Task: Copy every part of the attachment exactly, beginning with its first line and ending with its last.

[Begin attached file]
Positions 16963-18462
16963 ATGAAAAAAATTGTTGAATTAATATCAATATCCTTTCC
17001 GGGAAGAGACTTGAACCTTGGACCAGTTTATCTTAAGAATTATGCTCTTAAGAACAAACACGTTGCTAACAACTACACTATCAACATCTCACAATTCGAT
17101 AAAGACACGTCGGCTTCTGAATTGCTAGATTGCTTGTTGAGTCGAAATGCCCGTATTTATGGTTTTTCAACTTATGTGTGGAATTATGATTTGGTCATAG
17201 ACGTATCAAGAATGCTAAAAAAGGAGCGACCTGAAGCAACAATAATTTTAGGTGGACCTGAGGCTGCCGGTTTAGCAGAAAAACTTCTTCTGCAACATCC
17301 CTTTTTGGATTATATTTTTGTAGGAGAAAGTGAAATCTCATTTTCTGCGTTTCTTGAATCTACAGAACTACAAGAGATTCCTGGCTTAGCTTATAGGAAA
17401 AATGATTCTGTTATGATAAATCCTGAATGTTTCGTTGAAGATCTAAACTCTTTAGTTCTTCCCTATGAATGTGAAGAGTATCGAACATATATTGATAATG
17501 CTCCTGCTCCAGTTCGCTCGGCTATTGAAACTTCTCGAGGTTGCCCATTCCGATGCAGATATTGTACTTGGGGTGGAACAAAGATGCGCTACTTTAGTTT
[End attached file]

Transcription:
Positions 16963-18462
16963 ATGAAAAAAATTGTTGAATTAATATCAATATCCTTTCC
17001 GGGAAGAGACTTGAACCTTGGACCAGTTTATCTTAAGAATTATGCTCTTAAGAACAAACACGTTGCTAACAACTACACTATCAACATCTCACAATTCGAT
17101 AAAGACACGTCGGCTTCTGAATTGCTAGATTGCTTGTTGAGTCGAAATGCCCGTATTTATGGTTTTTCAACTTATGTGTGGAATTATGATTTGGTCATAG
17201 ACGTATCAAGAATGCTAAAAAAGGAGCGACCTGAAGCAACAATAATTTTAGGTGGACCTGAGGCTGCCGGTTTAGCAGAAAAACTTCTTCTGCAACATCC
17301 CTTTTTGGATTATATTTTTGTAGGAGAAAGTGAAATCTCATTTTCTGCGTTTCTTGAATCTACAGAACTACAAGAGATTCCTGGCTTAGCTTATAGGAAA
17401 AATGATTCTGTTATGATAAATCCTGAATGTTTCGTTGAAGATCTAAACTCTTTAGTTCTTCCCTATGAATGTGAAGAGTATCGAACATATATTGATAATG
17501 CTCCTGCTCCAGTTCGCTCGGCTATTGAAACTTCTCGAGGTTGCCCATTCCGATGCAGATATTGTACTTGGGGTGGAACAAAGATGCGCTACTTTAGTTT